The coast is undeniably vanishing, but now there's a sea change in how it's viewed on a national level. Fifteen years ago, the pleas of state officials and conservationists went largely unheard in Washington. "People had trouble believing it was really serious," says Mark Davis, director of Coalition to Restore Coastal Louisiana. "When you would talk to legislators they would say, 'If it's really as bad as you think it is, someone would be doing something about it.'"
Former Louisiana Sen. John Breaux's 1990 Breaux Act turned out to be a mixed blessing. The bill brings approximately $50 million a year to Louisiana for coastal restoration, but it was quickly apparent that it was merely a grain of sand toward the estimated $14 billon price tag to stop coastal erosion. Davis remembers a particularly telling 1996 attempt for additional funding. "Mid-way through the last Edwards term, sitting down with a senior scientist in Washington, we were told forget it ' Santa Claus came once to Louisiana, meaning the Breaux Act," he says. "It wasn't a national problem."
A decade later, despite the shaky status of new coastal funds at press time, there's fresh evidence that Louisiana's coastline is being identified as a national treasure much like the Everglades or Chesapeake Bay. Adam Sharp, press secretary for Sen. Mary Landrieu, credits cooperation between the congressional delegation, the governor's office, state and local leaders, and a multitude of Louisiana organizations for changing national perceptions of the problem. In particular, he pinpoints the newest member of the team, Marmillion + Company, an advertising agency hired by former Gov. Mike Foster in 2002 to craft a message and tell the story of coastal land loss.
Marmillion's clientele ranges from The American Film Institute to the Florida Department of Transportation, and the firm also handled the election campaigns of Baton Rouge Mayor Kip Holden, Landrieu and Breaux, who brought the firm to the attention of Foster. The state paid $45,000 for Marmillion's preliminary strategic plan.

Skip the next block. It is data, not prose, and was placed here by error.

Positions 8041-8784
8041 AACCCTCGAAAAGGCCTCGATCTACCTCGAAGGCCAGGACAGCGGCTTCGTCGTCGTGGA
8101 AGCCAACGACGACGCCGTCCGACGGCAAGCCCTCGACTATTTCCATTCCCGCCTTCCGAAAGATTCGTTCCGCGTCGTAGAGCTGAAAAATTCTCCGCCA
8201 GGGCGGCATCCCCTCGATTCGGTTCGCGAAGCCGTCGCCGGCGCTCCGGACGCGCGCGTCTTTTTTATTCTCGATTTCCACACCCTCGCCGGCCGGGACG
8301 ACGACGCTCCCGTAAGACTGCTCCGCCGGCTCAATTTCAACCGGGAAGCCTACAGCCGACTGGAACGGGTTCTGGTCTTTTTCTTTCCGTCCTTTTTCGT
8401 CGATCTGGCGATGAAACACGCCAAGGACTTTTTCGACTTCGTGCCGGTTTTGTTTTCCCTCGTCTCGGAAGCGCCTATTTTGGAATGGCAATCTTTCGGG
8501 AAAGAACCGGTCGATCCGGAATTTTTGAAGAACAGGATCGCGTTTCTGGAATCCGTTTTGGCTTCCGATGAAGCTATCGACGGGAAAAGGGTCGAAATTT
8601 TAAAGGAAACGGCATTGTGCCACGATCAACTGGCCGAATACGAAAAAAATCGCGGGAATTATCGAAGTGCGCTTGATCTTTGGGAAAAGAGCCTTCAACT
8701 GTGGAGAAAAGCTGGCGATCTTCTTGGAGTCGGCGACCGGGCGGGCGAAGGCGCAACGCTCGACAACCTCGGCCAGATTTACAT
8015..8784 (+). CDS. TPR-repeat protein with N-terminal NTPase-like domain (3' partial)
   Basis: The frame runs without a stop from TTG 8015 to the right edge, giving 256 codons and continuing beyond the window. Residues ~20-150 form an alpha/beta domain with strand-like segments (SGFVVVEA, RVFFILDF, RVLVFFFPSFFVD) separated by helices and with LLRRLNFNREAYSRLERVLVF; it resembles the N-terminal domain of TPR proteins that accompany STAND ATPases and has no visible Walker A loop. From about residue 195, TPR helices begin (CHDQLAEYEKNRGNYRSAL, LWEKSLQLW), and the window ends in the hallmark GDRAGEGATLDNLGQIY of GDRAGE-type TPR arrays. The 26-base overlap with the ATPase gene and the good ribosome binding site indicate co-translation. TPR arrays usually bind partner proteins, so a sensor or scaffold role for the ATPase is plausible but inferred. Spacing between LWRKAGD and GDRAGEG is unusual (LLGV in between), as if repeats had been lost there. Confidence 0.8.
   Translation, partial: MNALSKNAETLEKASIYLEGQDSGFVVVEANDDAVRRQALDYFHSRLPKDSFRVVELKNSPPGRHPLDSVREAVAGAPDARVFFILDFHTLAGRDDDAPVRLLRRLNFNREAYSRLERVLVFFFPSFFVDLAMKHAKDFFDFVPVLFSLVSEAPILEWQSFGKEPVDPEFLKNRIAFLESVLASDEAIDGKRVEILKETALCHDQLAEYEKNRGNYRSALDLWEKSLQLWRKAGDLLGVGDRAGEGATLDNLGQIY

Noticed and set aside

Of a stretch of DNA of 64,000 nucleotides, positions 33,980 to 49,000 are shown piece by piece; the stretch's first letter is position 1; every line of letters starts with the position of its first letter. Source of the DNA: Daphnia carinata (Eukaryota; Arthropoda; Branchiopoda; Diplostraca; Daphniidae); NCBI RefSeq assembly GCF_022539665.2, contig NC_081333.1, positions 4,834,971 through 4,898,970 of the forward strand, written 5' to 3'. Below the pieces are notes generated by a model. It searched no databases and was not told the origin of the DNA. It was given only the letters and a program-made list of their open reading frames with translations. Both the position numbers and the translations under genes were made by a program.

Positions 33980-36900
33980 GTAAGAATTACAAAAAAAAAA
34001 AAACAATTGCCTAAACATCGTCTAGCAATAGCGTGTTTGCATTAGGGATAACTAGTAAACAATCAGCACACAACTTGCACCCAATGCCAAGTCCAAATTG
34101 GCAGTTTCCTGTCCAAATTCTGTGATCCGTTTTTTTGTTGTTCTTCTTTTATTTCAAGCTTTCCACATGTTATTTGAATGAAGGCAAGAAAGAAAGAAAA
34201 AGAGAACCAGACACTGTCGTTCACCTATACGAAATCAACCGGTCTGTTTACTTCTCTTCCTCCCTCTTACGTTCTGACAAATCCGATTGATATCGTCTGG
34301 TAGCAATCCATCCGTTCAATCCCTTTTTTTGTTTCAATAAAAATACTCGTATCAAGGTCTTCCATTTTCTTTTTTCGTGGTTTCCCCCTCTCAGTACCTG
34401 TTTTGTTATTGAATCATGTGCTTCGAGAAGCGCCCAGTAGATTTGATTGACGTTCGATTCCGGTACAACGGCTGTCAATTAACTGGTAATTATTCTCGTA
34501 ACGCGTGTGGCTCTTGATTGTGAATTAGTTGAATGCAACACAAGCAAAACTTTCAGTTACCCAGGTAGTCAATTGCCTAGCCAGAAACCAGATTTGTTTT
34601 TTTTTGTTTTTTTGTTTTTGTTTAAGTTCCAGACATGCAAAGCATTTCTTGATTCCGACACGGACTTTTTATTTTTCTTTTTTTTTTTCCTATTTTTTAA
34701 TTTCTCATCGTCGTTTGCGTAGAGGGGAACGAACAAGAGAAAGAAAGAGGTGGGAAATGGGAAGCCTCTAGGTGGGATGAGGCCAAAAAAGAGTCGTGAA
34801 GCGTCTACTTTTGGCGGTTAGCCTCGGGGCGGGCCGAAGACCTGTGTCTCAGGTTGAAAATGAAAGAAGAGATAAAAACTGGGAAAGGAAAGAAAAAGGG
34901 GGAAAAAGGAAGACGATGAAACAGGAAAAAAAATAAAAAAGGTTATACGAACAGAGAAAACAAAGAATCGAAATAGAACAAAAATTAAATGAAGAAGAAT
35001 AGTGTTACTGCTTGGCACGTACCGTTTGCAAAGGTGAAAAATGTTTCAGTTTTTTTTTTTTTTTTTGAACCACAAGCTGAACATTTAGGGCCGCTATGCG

"When we first came in," says owner Val Marmillion, "we worked with a focus group in Philadelphia. We found out from the group that no one wants a problem like this in their back yard, and that the federal government should fund some of this." Marmillion asked the group several questions:
Which state would you view as most critical to producing and transporting America's energy supply of oil and natural gas?
Which state hosts the largest habitat in America for migratory waterfowl/game birds?
Which state produces and transports the highest volume of seafood in America?
Which state is facing the greatest loss of landmass due to coastal erosion?
Through which state flows the largest concentration of pipelines feeding the nation's energy supply?
"The focus group never guessed Louisiana as the source for these things," says Marmillion. Even more troubling, Marmillion discovered that Louisiana residents were equally unaware of their state's assets.
The company developed five strategic communication objectives to be implemented over the course of three years: public education, media relations, brand and identity, building a class of cooperative organizations, and funding and development.
Coming up with an identifiable marketing brand for Louisiana's coast was his first objective. "These wetlands are like no other," says Marmillion. "Bounded by the Pearl and Sabine rivers, this huge piece of wetland is created by the flow of the Mississippi from the heartland of the country. If you overlay the migratory bird flyway with the geological span of the wetland, we are one of the major access points in America. By erasing the political boundaries, this becomes a broader, American geographical issue." Hence the name: America's Wetland.
Marmillion's strategic plan called for private donations from corporate sponsors who wanted to be identified with coastal restoration. McIlhenny Co. and Whitney Bank were the earliest sponsors, but Shell Oil's major grant of $3 million covered operations for the first three years. Shell Social Investment Manager Mary Margaret Hamilton cites Shell's operations in the Gulf of Mexico as a major factor in the company's participation. "We're vulnerable," she says. "When we don't have the wetlands as a barrier our infrastructure is at risk. The payoff is a viable coastline." Since then, additional oil and gas companies such as British Gas, ChevronTexaco, and ConocoPhillips have signed on as sponsors.